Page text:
4.) Be Careful About Stretching Outside Your Comfort Zone
If you look back at some of the best tweets from last year’s Super Bowl, the brands successfully managed to connect their products/services to what was happening during the game. Oreo invited fans to dunk a cookie in the dark. Audi’s tweet referenced the LED lights that it had promoted in its own Super Bowl ad a year earlier.
Cars.com wasn’t nearly as successful with its tweet that tried to connect the power outage to its Super Bowl commercial.
— Cars.com (@carsdotcom) February 4, 2013
And if you want to see an awkward tweet, look at Healthcare.gov stretching to connect the power outage to getting emails about the federal health insurance marketplace.
— HealthCare.gov (@HealthCareGov) February 4, 2013
As you can see, neither of those tweets scored much engagement in the form of favorites or retweets. Both brands came across as looking pretty desperate to get in on the conversation.
5.) Be Prepared. Have a Plan.
That Oreo tweet? The company said a year-and-a-half of planning made it possible.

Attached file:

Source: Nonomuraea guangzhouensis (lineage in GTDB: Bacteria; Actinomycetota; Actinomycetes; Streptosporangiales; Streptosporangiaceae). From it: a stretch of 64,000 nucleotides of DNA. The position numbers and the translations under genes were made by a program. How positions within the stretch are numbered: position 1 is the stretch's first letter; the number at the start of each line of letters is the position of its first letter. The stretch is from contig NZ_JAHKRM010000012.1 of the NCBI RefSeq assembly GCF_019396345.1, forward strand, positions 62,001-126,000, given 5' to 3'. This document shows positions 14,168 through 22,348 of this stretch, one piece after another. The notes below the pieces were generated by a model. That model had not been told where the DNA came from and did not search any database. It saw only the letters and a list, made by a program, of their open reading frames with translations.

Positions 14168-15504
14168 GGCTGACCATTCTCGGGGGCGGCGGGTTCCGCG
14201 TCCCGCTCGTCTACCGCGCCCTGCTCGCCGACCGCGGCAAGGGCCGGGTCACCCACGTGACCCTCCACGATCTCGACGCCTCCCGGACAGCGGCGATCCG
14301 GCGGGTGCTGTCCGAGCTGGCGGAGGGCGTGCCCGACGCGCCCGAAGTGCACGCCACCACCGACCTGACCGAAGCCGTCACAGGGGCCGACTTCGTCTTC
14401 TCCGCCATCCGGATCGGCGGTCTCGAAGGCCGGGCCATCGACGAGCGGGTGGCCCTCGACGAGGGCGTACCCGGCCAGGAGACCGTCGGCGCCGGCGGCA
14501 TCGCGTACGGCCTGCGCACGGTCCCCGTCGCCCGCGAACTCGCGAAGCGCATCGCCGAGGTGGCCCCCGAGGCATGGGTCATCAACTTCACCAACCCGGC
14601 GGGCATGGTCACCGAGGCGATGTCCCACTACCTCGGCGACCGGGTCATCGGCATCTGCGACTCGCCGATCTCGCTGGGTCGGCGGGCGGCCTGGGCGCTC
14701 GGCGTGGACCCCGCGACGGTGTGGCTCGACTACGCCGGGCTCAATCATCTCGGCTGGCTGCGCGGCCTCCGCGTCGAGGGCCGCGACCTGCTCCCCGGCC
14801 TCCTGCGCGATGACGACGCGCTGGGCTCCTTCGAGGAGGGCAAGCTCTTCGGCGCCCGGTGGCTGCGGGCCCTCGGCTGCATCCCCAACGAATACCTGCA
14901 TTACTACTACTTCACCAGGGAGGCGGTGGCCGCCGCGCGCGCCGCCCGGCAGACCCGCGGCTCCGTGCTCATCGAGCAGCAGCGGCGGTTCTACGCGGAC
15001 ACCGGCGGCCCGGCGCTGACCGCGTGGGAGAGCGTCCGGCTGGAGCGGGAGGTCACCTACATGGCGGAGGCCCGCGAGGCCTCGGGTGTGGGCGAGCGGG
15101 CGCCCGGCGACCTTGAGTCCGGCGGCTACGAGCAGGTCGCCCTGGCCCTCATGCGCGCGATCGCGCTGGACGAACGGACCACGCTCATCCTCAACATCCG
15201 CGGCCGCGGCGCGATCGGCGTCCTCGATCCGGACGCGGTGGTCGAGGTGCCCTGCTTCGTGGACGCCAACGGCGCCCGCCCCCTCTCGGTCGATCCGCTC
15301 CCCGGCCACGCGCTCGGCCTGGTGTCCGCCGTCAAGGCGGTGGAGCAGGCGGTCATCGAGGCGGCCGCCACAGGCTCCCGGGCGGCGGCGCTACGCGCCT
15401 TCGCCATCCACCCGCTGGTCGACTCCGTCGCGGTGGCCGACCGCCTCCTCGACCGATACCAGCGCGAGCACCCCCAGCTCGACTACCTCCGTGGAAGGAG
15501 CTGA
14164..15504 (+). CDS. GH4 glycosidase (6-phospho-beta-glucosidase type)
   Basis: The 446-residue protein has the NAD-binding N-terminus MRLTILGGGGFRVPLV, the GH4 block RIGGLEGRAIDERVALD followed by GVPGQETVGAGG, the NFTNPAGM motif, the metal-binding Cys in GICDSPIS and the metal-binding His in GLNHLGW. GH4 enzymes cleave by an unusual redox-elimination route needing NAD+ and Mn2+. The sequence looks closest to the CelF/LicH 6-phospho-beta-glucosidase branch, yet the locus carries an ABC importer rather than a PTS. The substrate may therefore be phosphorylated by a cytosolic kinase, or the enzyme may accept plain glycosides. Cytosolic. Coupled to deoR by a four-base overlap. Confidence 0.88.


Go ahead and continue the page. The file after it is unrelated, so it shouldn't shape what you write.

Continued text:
Earlier this month, Denny’s caused a stir when it tweeted a “losers’ road map” to Auburn University fans shortly after their team lost college football’s championship game in southern California.
— Denny’s (@DennysDiner) January 7, 2014
That graphic wasn’t just thrown together at the last minute; it’s obvious a lot of research and work went into that tweet, which has thousands of retweets and favorites. And you can bet Denny’s was prepared with a slightly different tweet and map if Florida State had lost the game — because they had a plan to get their brand into the conversation surrounding the BCS title game.
That Denny’s tweet wasn’t praised in all circles. Yahoo Sports said Denny’s was trolling Auburn fans, and some fans said that eating at Denny’s would only make Auburn fans feel worse. That leads us right into the last rule….